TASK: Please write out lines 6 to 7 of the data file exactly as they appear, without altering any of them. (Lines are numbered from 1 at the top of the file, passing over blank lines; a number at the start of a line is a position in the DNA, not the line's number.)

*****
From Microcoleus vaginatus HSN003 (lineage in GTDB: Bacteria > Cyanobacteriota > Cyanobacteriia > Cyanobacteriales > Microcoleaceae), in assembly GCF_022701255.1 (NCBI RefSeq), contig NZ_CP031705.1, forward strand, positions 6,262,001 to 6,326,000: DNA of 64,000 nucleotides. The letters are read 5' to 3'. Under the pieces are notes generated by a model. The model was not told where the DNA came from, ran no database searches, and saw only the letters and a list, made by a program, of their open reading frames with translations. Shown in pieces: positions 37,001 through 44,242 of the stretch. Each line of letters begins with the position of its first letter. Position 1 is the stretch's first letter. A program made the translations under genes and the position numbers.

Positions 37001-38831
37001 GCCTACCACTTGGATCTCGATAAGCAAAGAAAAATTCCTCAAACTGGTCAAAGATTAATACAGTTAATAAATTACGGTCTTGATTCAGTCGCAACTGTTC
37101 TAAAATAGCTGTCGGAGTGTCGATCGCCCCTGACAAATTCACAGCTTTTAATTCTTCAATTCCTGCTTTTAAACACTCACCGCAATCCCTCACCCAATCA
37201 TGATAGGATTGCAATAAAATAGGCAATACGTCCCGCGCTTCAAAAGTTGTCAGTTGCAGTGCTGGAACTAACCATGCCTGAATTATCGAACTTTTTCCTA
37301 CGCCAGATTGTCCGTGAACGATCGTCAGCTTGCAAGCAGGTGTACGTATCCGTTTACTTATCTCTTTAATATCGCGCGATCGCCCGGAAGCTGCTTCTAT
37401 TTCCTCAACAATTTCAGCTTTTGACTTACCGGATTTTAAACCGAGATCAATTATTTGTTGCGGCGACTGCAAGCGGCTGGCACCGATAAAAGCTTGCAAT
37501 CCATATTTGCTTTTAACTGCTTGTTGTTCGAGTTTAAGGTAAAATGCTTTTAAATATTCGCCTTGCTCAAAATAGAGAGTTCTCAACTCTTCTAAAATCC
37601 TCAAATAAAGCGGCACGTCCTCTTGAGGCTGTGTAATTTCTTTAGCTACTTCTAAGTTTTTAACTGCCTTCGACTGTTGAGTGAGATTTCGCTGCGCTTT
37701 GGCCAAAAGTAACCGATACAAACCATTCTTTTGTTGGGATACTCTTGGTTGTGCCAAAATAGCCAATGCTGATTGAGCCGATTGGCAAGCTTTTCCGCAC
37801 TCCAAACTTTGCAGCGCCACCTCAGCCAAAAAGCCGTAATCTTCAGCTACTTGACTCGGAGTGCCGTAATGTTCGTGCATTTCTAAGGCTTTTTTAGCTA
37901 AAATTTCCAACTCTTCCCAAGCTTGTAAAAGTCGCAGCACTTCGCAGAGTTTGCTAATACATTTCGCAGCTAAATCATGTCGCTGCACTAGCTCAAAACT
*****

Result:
37301 CGCCAGATTGTCCGTGAACGATCGTCAGCTTGCAAGCAGGTGTACGTATCCGTTTACTTATCTCTTTAATATCGCGCGATCGCCCGGAAGCTGCTTCTAT
37401 TTCCTCAACAATTTCAGCTTTTGACTTACCGGATTTTAAACCGAGATCAATTATTTGTTGCGGCGACTGCAAGCGGCTGGCACCGATAAAAGCTTGCAAT